From Wikipedia, the free encyclopedia For other uses, see Limón (disambiguation).
|Coordinates: 9°59′N 83°02′WCoordinates: 9°59′N 83°02′W|
|Time zone||CST (UTC-6)|
|• Summer (DST)||None (UTC-6)|
Puerto Limón contains two port terminals, Limón and Moín, which permit the shipment of Costa Rican exports (primarily banana) as well as the anchoring of cruise ships. A small island, Uvita Island, is just offshore.
Notorious pirates, Edward Mansvelt and his vice admiral Henry Morgan, arrived at Portete, a small bay between Limón and Moín, in 1666. They proceeded inland to Cartago, the capital of Costa Rica at the time, but were driven away by the inhabitants at Turrialba on 15 April. The pirate army left on 16 April and arrived back in Portete on 23 April. They left Costa Rica and did not return.
The town was officially founded in 1854 by Philipp J. J. Valentini under government auspices.
 Marcus Mosiah Garvey
Marcus Mosiah Garvey was the first negro leader to think of pan-Africanism as a solution to the living conditions of the black population in the Americas. Prior to him, black leaders like Prince Hall, Martin Delany, Edward Wilmot Blyden, Henry Highland Garnet and Frederick Douglass had fought to achieve better social and economical conditions for the black population.
Born in Jamaica, (1887–1940), his grandfather was a mason named William Garvey (c. 1805–1891); his father was Mosiah Garvey; and they lived in a property William had bought at Winder Hills, next to St. Ann Bay, where he lived until manhood.
In 1910, he travelled to different countries in the Caribbean, Central and South America, and Europe—including Puerto Limón, where he worked as a time-keeper for the United Fruit Company for some months, observing how in all places he went, the black population suffered poor conditions. Once ready, he travelled to Jamaica, arriving on 15 July 1914. Five days later, he founded the Universal Negro Improvement Association and the African Communities (Imperial) League.
Puerto Limón is famous in Costa Rica for its yearly fall festival called carnaval which occurs the week of 12 October, the date Columbus first anchored off Limón's coast in 1502, on his fourth voyage. The event was started by local community leader and activist, Alfred Josiah Henry Smith (known as "Mister King"), who helped organize the first carnaval in October 1949. The event stretches about a week (across two weekends), and includes a parade, food, music, dancing, and, on the last night, a concert in the Parque Vargas headlined by a major Latino or Caribbean music act. Previous artists have included Eddy Herrera (2002), Damian Marley (2003), El Gran Combo de Puerto Rico (2005), and T.O.K. (2006).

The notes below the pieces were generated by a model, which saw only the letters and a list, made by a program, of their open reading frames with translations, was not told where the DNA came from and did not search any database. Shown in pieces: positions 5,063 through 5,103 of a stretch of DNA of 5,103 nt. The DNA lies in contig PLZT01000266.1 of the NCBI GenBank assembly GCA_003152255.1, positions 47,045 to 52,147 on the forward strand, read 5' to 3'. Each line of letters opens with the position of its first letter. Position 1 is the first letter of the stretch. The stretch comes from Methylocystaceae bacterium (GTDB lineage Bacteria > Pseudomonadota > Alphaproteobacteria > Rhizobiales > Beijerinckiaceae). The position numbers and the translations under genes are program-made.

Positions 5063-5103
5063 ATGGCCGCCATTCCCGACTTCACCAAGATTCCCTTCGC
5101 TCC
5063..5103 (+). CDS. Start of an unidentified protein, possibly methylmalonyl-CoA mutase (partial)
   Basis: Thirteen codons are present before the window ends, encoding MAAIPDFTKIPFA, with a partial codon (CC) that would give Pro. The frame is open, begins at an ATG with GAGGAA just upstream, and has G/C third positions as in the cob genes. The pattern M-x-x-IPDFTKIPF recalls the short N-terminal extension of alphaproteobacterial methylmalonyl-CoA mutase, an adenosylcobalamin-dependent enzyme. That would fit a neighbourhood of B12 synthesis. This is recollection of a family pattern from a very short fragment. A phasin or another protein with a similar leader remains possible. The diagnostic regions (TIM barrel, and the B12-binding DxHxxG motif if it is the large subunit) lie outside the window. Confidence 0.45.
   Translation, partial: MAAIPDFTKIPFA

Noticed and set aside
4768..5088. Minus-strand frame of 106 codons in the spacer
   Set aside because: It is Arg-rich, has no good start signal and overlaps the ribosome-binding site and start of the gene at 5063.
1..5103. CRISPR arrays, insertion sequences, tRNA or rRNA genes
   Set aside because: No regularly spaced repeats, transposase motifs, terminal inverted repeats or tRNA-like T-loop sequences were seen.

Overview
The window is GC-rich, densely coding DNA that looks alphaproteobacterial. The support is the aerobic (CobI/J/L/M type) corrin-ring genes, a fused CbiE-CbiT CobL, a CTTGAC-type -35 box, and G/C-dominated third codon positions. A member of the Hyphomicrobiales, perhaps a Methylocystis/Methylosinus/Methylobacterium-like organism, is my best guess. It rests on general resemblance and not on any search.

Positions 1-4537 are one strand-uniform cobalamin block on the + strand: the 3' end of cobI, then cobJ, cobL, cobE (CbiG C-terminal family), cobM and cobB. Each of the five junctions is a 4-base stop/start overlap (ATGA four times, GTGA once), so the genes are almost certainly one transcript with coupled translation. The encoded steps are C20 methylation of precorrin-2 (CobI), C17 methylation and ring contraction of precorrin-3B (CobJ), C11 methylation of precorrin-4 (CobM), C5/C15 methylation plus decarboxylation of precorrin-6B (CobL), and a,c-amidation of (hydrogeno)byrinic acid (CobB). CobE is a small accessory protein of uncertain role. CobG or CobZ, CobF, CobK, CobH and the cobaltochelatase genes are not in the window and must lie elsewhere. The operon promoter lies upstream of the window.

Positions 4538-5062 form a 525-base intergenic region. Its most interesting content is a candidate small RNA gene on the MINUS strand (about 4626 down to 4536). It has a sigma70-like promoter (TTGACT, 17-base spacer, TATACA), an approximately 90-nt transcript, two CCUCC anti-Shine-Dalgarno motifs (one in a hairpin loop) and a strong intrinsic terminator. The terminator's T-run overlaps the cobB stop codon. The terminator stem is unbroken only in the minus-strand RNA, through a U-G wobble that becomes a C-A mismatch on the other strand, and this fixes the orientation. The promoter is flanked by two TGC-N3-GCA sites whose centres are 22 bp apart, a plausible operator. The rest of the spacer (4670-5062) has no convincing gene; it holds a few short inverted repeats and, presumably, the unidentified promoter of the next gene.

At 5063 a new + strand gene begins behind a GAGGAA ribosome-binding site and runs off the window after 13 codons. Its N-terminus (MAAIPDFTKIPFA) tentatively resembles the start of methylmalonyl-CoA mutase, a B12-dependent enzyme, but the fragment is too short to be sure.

Although the show goes on rain or shine, the event has recently suffered some setbacks. Organizers cancelled carnaval in 2007 due to a major dengue outbreak, and again in 2008 due to major municipal trash-removal issues and related health worries. While trash removal had long been an issue due to lack of trucks and a 62-mile haul to the nearest landfill (in Pococí), the ordered closure of this and other landfills in 2007 meant Puerto Limón had to send trash 135 miles to Alajuela and pay a higher disposal fee. The situation led to a bottle-neck in trash removal, which, combined with the major dengue breakout, caused organizers to cancel 2008's carnaval as a precautionary measure. Given the severity of the situation, the city bought land in nearby Santa Rosa and, in April 2009, opened its own landfill (called El Tomatal). Given the improved situation, carnaval picked up in 2009 after its two-year hiatus.
Limón features a tropical rainforest climate under Koppen’s climate classification. Average temperatures are relatively consistent throughout the year averaging around 25 degrees Celsius. Common to all cities with this climate, Limón has no discernable dry season. It’s driest month (September) averages roughly 160 mm of precipitation while the wettest month (December) averages just above 400 mm of rain. Limon averages nearly 3,400 mm of precipitation annually.
|[hide]Climate data for Limón International Airport, Costa Rica|
|Average high °F (°C)||80 |
|Average low °F (°C)||71 |
|Precipitation inches (mm)||12.56 |
|Source: Weather Underground|
Limón is served by the Pablo Zidar International Airport (Spanish: Aeropuerto Internacional Pablo Zidar, Limón), IATA code LIO, an airstrip which is 1,800m long by 30m wide, 2m above sea level, on the coast south of the city. The Presidency Ministry announced in June 2011 that Sansa Airlines would begin regular scheduled flights four times a week to Limón Airport, beginning in July and costing ₡30,000–₡75,000 ($60–$150), to increase tourism to Limón Province.
|Wikimedia Commons has media related to: Limón, Costa Rica|